|For Immediate Release
Case # 04WF1890
|Susan Kang Schroeder
Public Affairs Counsel
WOMAN CONVICTED OF MURDERING 84-YEAR-OLD GREAT GRANDMOTHER WITH DEMENTIA BY STABBING HER FIVE TIMES IN THE NECK
SANTA ANA – A woman was convicted today of murdering her 84-year-old great grandmother, who suffered from dementia, by stabbing the victim five times in the neck as she sat helpless in her wheelchair. Christina Marie Munoz, 28, Garden Grove, was found guilty in a court trial before the Honorable Richard Toohey of one felony count of second degree murder with a sentencing enhancement for the personal use of a deadly weapon. She faces a maximum sentence of 16 years to life in state prison. As the defendant entered pleas of “not guilty” and “not guilty by reason of insanity,” the sanity phase of the trial (see below) will begin before a jury April 12, 2010, in Department C-30, Central Justice Center, Santa Ana.
At approximately 11:00 a.m. on July 1, 2004, Munoz went to the Garden Grove home of her 84-year-old great grandmother, Lillian Patburg. Munoz’s parents were Patburg’s live-in caretakers, as she suffered from dementia and other illnesses, and Munoz went to help take care of the victim while her parents went to the dentist. While alone with her great grandmother, Munoz took a steak knife from the kitchen and stabbed the victim five times in the neck, murdering her in her wheelchair.
At approximately 2:00 p.m. officers from the Garden Grove Police Department (GGPD) responded to a call from the victim’s residence. Munoz was standing in the front yard when officers arrived, screaming that someone had broken into the home while she was sleeping and killed her great grandmother. Officers found the victim inside the home, slumped over in her wheelchair, and paramedics were unable to resuscitate her.
Munoz went to the GGPD station to provide a voluntary interview. During the course of her interview, Munoz repeatedly changed her story. She first stated that the victim was murdered by a stranger who broke into the home. Munoz then claimed that she hid the knife in the garage because she panicked after watching her great grandmother commit suicide. The defendant eventually told officers that she had murdered the victim because her family was struggling to care for her as a result of her dementia.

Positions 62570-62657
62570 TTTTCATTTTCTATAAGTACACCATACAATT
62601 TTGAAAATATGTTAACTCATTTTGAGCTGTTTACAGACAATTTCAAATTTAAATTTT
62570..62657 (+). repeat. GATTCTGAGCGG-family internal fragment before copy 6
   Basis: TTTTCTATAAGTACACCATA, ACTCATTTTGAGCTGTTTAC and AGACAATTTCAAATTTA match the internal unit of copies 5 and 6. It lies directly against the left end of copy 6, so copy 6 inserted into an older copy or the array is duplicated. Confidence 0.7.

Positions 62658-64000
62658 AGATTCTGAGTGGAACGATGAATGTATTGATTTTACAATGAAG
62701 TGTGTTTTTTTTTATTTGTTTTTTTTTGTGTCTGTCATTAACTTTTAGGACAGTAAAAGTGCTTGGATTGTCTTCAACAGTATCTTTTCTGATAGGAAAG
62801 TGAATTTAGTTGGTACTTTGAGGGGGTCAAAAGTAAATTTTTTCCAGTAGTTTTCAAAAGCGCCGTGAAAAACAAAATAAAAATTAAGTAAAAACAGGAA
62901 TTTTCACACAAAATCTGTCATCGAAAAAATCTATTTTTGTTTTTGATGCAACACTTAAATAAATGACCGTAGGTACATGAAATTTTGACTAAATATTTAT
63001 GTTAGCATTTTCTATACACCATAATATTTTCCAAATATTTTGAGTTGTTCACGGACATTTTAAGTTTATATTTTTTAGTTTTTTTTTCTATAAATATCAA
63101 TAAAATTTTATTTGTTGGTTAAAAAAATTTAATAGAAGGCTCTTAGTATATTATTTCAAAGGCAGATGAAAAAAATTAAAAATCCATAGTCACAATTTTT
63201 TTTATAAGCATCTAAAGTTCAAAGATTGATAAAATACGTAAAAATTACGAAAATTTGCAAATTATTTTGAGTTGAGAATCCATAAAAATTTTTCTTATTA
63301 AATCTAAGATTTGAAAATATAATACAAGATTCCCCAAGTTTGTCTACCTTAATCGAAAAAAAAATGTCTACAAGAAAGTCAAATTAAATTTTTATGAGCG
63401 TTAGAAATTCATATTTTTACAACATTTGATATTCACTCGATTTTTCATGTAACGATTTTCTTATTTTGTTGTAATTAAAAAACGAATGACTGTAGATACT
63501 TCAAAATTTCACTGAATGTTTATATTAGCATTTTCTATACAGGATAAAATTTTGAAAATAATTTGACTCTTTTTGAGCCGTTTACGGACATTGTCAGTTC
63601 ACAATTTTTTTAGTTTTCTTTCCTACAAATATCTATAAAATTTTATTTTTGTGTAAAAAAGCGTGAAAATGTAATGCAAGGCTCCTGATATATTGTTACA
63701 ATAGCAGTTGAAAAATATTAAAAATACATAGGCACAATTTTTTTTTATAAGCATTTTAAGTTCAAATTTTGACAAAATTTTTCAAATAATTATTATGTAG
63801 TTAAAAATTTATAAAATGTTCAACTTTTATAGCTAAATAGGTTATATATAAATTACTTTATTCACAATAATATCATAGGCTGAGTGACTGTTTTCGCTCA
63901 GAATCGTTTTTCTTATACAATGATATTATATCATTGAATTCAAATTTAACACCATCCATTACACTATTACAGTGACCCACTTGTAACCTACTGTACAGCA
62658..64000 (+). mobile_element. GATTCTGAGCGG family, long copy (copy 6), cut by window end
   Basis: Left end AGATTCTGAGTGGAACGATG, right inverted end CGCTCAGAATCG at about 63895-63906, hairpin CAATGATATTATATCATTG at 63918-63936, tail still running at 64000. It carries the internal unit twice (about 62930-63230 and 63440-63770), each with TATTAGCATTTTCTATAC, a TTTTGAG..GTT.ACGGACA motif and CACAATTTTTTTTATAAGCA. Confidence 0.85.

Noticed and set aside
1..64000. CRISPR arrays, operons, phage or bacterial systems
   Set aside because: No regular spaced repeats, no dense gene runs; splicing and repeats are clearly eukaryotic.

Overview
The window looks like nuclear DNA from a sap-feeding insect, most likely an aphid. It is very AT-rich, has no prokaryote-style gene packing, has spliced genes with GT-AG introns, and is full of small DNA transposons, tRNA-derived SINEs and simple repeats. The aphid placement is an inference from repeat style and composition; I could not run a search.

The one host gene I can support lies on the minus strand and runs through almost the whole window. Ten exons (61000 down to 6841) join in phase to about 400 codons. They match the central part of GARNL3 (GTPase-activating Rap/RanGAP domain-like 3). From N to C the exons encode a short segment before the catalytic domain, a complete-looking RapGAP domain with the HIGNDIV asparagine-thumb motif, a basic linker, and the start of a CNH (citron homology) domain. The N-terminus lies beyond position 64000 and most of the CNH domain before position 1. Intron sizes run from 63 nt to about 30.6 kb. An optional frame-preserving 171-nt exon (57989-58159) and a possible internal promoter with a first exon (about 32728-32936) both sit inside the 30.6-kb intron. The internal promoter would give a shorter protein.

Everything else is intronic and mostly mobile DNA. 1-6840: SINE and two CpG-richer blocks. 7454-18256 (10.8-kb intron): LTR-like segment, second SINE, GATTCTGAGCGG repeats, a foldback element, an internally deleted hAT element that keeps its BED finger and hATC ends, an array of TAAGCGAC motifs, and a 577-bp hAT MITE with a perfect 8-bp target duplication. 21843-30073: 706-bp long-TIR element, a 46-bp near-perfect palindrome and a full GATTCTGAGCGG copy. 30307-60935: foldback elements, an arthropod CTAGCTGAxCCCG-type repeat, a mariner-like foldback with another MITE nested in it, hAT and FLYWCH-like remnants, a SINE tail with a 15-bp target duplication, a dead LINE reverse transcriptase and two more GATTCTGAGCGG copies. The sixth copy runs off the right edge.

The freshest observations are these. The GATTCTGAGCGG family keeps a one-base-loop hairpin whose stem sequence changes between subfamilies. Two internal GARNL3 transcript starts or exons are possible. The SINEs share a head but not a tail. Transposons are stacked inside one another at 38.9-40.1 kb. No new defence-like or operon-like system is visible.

The trial will now move to the second phase, the sanity phase, as the defendant entered pleas of “not guilty” and “not guilty by reason of insanity.” In the guilt phase, during which the court heard evidence about the crime, the prosecution proved beyond a reasonable doubt that the defendant is guilty of the charged crime. In the sanity phase, a jury will consider evidence to determine if the defendant was legally sane at the time of the crime. When a defendant pleads “not guilty by reason of insanity,” the burden is on the defense to prove that the defendant was more likely than not legally insane when she committed the crime. To be considered legally insane, the defense must prove that the defendant had a mental disease or defect when she committed the crime and that this defect kept the defendant from understanding the nature of her act or from understanding that her act was morally or legally wrong.
Senior Deputy District Attorney Steve McGreevy of the Homicide Unit is prosecuting this case.